George Granville, 1st Baron Lansdowne
The Lord Lansdowne
George Granville, 1st Baron Lansdowne
|Secretary at War|
|Preceded by||Robert Walpole|
|Succeeded by||Sir William Wyndham|
Birdcage Walk, London
9 March 1666
|Died||29 January 1735 (aged 68)|
Hanover Square, London
|Alma mater||Trinity College, Cambridge|
George Granville, 1st Baron Lansdowne PC (9 March 1666 – 29 January 1735), of Stowe, Cornwall, was an English Tory politician who sat in the English and British House of Commons from 1702 until 1712, when he was raised to the peerage as Baron Lansdown and sat in the House of Lords. He was Secretary at War during the Harley administration from 1710 to 1712. He was also a noted poet and made a name for himself with verses composed on the visit of Mary of Modena, then Duchess of York, while he was at Cambridge in 1677. He was also playwright, following in the style of John Dryden.
Granville was the son of Bernard Granville, the fourth son of Sir Bevil Grenville (1596-1643) of Bideford in Devon and Stowe in the parish of Kilkhampton in Cornwall, a heroic Royalist commander in the Civil War. (The family changed the spelling of its name in 1661 from "Grenville" to "Granville", following the grant of the titles Baron Granville and Earl of Bath). His uncle was John Granville, 1st Earl of Bath (1628-1701) whose half-first-cousin was George Monck, 1st Duke of Albemarle, who both played leading roles in the restoration of the monarchy to King Charles II in 1660. He was heir male of William Granville, 3rd Earl of Bath (1692-1711), the 19-year-old son of his first cousin Charles Granville, 2nd Earl of Bath (1661–1701), lord of the manors of Bideford in Devon and of Stowe, Kilkhampton, Cornwall. These connections guaranteed that Granville began life as a staunch Tory and Jacobite.
Granville was sent to France at the age of ten, with his tutor, William Ellis, who was a proponent of passive resistance and later a servant of James II at St Germain. He entered Trinity College, Cambridge in 1677. Among his productions while there were poems welcoming Mary of Modena when she visited the university. In 1682, he went to Paris with his brother Sir Bevill Granville, where they studied fencing, riding, dancing, mathematics and military science. He stayed in France until 1687, accumulating a £500 debt. He then lived in England at his mother's house at Marr, near Doncaster. His early interests were literary and by the mid-1690s he had befriended John Dryden and begun to write plays. He wrote an undistinguished comedy of manners entitled The She Gallants, which was staged unsuccessfully in 1695. His adult plays bear the marks of Dryden's influence. The Heroick Love is taken from the first book of Homer's Iliad. Granville also followed Dryden in adapting Shakespeare and Granville's The Jew of Venice (1701) was a successful updating of The Merchant of Venice. Perhaps his greatest success was The British Enchanters (1705), a pseudo-operatic extravaganza staged by Thomas Betterton's company.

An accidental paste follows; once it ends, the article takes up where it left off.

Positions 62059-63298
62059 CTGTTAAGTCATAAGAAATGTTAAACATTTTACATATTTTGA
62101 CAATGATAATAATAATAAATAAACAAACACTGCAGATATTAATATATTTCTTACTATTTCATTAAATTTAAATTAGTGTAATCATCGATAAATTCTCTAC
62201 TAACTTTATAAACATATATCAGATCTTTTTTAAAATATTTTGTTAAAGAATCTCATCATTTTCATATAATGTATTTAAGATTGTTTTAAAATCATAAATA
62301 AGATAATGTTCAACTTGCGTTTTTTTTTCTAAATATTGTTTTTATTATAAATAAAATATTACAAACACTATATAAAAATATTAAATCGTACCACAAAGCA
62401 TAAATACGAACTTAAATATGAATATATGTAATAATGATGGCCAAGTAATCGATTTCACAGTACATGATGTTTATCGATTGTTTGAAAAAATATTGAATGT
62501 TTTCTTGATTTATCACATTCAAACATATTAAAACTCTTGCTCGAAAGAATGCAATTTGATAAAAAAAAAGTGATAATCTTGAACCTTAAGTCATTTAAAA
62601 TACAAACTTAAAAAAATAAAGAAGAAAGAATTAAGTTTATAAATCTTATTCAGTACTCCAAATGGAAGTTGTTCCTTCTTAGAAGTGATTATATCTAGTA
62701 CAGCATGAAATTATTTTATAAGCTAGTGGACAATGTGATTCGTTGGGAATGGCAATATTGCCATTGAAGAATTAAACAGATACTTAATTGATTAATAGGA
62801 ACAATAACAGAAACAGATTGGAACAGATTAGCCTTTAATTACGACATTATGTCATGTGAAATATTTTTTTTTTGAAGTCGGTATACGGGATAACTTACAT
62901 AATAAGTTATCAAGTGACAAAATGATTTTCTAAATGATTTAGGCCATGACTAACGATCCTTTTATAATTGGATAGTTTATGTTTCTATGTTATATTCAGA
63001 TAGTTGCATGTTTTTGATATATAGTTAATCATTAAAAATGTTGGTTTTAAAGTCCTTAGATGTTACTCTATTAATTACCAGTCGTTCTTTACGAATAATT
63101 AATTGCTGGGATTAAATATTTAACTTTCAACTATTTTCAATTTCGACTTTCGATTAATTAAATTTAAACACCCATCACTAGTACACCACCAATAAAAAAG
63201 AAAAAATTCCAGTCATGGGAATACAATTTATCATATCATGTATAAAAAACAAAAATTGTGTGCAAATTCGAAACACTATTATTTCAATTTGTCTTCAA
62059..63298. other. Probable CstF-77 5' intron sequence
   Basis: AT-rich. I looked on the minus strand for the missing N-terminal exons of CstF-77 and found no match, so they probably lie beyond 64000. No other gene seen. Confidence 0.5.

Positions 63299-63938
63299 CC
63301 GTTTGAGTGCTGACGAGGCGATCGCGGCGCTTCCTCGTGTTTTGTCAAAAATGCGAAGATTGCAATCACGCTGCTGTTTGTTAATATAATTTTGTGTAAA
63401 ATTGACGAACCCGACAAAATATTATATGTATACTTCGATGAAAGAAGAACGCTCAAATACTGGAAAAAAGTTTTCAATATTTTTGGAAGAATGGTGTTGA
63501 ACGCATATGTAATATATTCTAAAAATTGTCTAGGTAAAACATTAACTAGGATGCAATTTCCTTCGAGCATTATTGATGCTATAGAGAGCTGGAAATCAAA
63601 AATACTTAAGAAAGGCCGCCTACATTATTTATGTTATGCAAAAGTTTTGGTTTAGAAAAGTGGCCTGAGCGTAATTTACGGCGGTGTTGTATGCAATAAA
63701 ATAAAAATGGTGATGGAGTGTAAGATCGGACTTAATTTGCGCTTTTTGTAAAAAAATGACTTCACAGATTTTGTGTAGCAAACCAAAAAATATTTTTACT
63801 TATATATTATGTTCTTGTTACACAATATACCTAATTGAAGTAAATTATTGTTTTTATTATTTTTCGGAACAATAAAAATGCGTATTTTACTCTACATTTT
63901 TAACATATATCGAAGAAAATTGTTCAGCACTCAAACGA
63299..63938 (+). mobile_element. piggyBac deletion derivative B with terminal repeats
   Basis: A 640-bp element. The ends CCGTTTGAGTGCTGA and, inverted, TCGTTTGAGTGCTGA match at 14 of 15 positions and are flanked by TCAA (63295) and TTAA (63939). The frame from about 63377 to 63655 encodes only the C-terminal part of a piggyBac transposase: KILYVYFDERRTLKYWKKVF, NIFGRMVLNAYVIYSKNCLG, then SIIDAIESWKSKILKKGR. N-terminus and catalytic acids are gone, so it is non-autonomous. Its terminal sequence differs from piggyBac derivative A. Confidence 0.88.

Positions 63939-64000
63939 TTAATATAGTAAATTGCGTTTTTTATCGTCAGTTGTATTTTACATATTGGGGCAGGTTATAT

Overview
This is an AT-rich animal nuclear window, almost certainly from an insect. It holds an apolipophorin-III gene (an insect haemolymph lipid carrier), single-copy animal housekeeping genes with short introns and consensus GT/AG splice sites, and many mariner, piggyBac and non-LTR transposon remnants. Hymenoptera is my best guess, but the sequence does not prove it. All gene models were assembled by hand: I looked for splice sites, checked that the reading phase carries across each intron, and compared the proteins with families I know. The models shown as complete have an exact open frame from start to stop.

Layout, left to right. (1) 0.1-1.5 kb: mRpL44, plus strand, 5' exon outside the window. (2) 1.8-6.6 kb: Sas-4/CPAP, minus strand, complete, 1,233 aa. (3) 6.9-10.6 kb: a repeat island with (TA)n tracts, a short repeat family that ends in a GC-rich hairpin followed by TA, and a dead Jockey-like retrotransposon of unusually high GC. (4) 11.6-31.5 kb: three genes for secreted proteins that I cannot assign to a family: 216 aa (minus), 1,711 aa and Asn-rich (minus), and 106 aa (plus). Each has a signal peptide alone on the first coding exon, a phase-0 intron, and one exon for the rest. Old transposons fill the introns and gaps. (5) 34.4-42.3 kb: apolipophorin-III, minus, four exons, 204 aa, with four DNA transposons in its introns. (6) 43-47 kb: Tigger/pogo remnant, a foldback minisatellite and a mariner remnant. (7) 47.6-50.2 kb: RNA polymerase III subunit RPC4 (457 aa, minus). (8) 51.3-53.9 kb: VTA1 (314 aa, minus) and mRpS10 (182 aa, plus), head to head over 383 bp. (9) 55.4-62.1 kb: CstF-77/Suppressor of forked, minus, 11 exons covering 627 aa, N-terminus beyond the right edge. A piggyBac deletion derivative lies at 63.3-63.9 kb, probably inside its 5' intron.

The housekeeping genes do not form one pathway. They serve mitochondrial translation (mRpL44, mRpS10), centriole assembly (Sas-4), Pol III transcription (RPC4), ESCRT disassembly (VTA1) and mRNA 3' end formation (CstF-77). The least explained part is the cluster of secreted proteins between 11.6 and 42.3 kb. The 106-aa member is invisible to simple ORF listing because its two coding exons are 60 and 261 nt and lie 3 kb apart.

In the opinion of Samuel Johnson, Granville's non-dramatic poetry is slavishly imitative of Edmund Waller. However some of his poetry was popular in its day. Perhaps Granville's most useful act as regards poetry was the encouragement he gave to Alexander Pope, which Pope remembered with gratitude in his Epistle to Dr. Arbuthnot.
The death of Granville's parents and of his uncle the 1st Earl of Bath in 1701 placed Granville in a position of power which the accession of Queen Anne in 1702 allowed him to employ. With the help of his cousin, Hon. John Granville, an influential Tory leader, he was elected Member of Parliament for Fowey at the 1702 English general election. When his elder brother, Sir Bevill Granville, was appointed Governor of Barbados, Granville inherited his office as constable of Pendennis Castle in 1703. In Parliament, he operated in the sphere of Harley, who was an indifferent patron at first. He was absent from the division on the Tack, becoming labelled a ‘Sneaker’. He was returned unopposed for Fowey at the 1705 English general election and with the help of Harley fended of an attempt to remove him from his post at Pendennis Castle. His aspiration to obtain a post led him to support the Court in voting for the Court candidate as Speaker on 25 October 1705, and he again supported the Court on the ‘place clause’ of the regency bill in February 1706. At the 1708 general election, he was returned again for Fowey. The height of his fame during the Godolphin-Marlborough administration came from his spirited defence of Henry Sacheverell in 1710.
After the fall of the Godolphin government, Granville became MP for Cornwall at the 1710 British general election, and on 28 September 1710 he was made Secretary at War. In this capacity, he oversaw the passage of important bills on munitions and recruitment. However, his experience in the Tory government was marked by family and legal strife. He was the heir male to the senior line of the Granville family following the death without progeny in 1711 of his cousin William Granville, 3rd Earl of Bath. He was not in succession to the earldom and was in recognition raised to the peerage on 1 January 1712 as Baron Lansdown of Bideford in the Peerage of Great Britain and vacated his seat in the House of Commons. He expended time and money in an ultimately futile effort to secure the title of Earl of Bath. Despite some success, his tenure in the War Office was marred by accusations of corruption and expensive contested elections. He was made a Privy Counsellor in 1712.